In early November of 2016, the IRS released a notice warning that “micro-captive” and similar transactions were not consistent with best business practices and may be consistent enough with tax evasion practices to be considered tax evasion themselves. These transactions will be closely watched by the IRS to ensure that companies engaging in them are not doing so with the intent of avoiding tax payments, and companies so engaging may be investigated further.
What does all this mean? What are micro-captive transactions anyway? And do you need to worry about an IRS investigation or tax resolution issues because of them?
In regards to the last question, it depends. Like many IRS initiatives and warnings, this one is pretty specific, and it may or may not apply to you depending on what you’re doing. So let’s start with the second question.
A micro-captive transaction works like this. First, a business signs up with an insurance company and deducts its insurance premiums on their taxes (which they can often legally do). But then the insurance company (known as the “captive” company) chooses to be taxed only on its investment income (which they can also legally do, under Section 831(b) of the US Tax Code), allowing them to discount or avoid reporting the insurance payments from the first company as taxable income. The upshot is that both companies get to decrease their taxable income using the same money, which really shouldn’t happen.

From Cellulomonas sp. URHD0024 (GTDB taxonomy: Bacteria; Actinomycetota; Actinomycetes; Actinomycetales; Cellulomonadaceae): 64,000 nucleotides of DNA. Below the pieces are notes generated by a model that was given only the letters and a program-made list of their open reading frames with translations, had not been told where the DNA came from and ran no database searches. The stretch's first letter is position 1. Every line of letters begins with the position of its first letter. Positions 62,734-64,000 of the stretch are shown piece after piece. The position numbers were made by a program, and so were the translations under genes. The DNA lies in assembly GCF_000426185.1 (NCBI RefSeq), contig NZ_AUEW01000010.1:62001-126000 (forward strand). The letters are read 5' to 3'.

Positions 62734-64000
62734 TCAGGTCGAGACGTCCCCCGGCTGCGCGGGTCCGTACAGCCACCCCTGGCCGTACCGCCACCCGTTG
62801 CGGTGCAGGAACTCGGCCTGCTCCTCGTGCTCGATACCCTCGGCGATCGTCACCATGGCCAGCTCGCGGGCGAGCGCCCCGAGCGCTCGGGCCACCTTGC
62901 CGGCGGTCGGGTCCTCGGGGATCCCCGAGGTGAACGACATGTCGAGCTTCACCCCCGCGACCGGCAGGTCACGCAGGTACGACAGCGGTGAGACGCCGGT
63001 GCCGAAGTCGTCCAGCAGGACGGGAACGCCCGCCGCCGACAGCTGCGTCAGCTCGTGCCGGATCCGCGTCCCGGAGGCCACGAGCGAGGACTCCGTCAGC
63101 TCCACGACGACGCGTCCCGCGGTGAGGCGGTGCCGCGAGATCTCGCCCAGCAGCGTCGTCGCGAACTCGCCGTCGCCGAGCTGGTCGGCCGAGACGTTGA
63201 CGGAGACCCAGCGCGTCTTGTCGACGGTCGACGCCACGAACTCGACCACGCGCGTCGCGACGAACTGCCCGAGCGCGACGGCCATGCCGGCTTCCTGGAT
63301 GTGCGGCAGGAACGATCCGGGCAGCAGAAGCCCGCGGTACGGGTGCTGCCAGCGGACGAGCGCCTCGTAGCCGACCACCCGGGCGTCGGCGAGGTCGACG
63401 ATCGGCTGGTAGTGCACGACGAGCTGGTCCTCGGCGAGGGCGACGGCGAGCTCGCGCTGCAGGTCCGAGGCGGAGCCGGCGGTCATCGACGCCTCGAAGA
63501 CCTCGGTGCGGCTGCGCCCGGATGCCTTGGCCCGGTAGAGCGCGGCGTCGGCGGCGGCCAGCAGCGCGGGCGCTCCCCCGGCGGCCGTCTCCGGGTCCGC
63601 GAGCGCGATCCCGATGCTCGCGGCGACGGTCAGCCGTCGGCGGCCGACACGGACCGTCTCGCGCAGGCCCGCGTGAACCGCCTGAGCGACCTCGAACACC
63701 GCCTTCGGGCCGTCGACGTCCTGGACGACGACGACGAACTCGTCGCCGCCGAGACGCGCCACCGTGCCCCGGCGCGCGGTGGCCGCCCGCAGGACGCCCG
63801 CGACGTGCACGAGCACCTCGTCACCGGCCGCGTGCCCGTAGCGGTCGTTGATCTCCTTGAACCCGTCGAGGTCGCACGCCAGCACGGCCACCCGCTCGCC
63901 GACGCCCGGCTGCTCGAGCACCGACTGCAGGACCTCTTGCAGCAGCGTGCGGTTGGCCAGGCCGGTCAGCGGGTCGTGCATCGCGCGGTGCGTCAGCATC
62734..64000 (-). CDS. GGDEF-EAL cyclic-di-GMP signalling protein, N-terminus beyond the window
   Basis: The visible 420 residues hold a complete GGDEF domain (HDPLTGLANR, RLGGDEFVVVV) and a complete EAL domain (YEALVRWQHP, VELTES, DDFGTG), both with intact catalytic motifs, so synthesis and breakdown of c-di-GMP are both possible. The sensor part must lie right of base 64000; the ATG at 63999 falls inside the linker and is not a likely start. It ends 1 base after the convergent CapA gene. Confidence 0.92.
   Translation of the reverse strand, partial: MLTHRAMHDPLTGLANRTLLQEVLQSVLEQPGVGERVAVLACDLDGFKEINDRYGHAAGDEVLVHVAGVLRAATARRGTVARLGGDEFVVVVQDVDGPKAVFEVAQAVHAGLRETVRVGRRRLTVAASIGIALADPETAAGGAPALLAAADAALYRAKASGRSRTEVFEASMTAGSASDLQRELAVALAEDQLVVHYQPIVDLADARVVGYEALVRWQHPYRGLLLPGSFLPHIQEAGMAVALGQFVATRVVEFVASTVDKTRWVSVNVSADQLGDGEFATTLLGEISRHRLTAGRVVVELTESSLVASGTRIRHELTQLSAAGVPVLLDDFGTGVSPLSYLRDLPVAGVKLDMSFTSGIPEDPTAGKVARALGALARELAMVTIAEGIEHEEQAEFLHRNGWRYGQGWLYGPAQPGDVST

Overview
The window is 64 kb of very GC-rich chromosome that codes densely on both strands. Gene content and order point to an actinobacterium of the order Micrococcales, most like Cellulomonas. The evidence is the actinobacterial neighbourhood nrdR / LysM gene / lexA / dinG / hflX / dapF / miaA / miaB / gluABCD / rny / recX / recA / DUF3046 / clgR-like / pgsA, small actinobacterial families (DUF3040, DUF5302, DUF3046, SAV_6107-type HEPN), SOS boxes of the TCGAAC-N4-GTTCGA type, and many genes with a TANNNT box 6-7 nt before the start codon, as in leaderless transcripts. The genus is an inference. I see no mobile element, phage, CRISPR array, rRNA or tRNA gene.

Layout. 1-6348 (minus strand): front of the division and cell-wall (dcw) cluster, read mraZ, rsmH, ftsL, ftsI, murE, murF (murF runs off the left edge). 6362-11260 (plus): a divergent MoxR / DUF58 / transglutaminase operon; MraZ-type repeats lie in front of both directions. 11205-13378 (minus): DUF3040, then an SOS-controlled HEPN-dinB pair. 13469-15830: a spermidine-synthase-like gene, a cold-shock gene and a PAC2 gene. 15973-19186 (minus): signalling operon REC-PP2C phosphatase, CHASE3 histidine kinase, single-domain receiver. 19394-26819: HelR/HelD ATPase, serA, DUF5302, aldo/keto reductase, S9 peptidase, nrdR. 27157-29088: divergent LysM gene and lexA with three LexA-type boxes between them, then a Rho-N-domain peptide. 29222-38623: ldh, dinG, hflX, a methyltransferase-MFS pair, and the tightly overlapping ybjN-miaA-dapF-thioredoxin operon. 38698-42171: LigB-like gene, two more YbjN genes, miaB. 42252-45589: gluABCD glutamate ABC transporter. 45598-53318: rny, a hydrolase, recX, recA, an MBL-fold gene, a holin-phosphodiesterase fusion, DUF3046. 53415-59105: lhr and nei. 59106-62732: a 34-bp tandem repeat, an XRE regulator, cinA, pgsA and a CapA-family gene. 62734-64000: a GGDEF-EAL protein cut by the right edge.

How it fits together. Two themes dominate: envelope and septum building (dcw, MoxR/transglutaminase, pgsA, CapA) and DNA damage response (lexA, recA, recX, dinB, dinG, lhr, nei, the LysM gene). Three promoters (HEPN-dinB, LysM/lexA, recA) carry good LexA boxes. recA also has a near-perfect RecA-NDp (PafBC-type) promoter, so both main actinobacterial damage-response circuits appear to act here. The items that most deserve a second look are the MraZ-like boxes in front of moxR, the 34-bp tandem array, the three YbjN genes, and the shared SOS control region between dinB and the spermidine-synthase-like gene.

Is this illegal? Not yet. The IRS has not yet confirmed that these practices are tantamount to tax evasion, but they are definitely concerned about them and will be watching out for them in the near future. In the meantime, these types of transactions do appear to be a bit on the shady side. So if you’re doing anything like this, or your insurance company is doing it, you might want to stop. And if you’re deducting your insurance premiums at all, you might want to make sure your insurance company isn’t discounting them as well.